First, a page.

Re: Building PS curves for alternative processes with the InkjetCompanion

From: Sandy King ^lt;[email protected]>
Date: 05/28/04-08:05:24 AM Z
Message-id: <a0602045bbcdcf335df8c@[]>

With the 2000P There is not one single correlation but many depending
on the exact color of the pigmented ink that is deposited ion the
OHP, and this depends very much on the exact settings of the printer.
For example, there is a significant difference in density range and
Dmax when printing a greyscale file of a step tablet when all of the
setting are the same but the media type.

Here is what I found in measuring two different negatives. All of the
settings were the same for printing these negatives except for the
selected media. For one the media was glossy paper, for the other it
was matte.

First One

           0% 99% 100%.

Visual .11 1.74 2.17
UV .24 2.54 2.99

Second One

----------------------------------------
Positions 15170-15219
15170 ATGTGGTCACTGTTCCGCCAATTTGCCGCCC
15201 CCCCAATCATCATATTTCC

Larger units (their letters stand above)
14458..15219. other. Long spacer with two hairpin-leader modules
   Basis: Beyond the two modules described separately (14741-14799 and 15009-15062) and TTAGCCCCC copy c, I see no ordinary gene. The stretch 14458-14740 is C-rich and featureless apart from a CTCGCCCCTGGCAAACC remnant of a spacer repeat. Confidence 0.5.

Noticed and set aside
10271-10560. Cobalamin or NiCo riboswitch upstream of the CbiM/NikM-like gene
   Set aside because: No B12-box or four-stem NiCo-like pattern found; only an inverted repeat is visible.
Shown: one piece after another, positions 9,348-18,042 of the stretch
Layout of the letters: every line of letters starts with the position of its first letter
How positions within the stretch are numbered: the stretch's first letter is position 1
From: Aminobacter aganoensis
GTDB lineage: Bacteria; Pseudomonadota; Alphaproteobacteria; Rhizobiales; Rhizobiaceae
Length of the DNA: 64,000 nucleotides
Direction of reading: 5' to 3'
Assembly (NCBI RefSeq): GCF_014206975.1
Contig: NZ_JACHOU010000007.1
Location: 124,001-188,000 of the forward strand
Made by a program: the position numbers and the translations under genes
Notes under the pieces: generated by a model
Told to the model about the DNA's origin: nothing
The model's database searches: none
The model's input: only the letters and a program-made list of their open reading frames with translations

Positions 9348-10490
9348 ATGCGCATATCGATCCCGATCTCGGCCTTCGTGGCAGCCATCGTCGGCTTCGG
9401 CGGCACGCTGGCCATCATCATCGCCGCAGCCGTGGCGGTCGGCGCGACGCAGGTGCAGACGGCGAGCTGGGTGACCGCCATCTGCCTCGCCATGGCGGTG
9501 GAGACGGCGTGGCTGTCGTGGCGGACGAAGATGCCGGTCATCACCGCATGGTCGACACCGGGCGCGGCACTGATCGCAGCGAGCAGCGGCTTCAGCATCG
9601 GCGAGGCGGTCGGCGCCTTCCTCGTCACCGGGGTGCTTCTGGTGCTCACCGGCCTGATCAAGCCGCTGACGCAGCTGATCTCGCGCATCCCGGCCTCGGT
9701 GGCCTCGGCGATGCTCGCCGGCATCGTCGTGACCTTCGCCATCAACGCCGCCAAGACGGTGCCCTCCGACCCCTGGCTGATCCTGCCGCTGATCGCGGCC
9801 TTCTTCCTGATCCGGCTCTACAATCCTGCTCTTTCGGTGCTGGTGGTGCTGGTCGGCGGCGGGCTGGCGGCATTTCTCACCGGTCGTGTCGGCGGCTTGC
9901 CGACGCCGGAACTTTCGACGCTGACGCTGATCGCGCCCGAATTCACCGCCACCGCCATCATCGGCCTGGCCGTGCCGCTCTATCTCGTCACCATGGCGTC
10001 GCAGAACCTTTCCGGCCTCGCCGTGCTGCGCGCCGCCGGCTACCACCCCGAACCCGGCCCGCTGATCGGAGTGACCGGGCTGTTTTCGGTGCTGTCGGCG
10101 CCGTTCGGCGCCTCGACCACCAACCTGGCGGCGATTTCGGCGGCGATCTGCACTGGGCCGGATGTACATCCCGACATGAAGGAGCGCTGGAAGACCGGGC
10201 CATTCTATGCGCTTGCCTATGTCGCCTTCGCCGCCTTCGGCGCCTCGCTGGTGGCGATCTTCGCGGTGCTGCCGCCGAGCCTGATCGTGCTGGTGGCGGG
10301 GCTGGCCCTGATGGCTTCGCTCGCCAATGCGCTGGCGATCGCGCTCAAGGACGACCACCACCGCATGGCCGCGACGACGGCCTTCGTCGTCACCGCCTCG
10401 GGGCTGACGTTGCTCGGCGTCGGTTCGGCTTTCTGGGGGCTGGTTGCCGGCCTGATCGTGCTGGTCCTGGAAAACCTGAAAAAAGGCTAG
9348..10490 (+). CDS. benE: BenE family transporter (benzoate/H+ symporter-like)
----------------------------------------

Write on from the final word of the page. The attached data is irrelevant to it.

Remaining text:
0% 99% 100%.

Visual .09 3.37 4.05
UV .24 3.54 3.73

What you can immediately realize from these figures is, 1) with the
pigmented inks of the Epson 2000P you get plenty of density for
printing with alternative process, even those requiring very high
contrast negatives, 2) the curve in the highlights is very critical
given the difference in density between 99% and 100%, and 3) it is
very important to always use the same printer settings if you expect
to have any consistency in your negatives.

Sandy King

> By the way, have you been able to develop a correlation scale for the
>density readings for the Epson 2000P using your UV densitometer?
>Sandy King wrote:
>> Jack,
>> That is not true, at least in my experience with printing on OHP with
>> the Epson 2000P. The inks actually black more UV light than film
>> developed in non-staining developers.
>> Sandy King
Received on Fri May 28 08:26:01 2004

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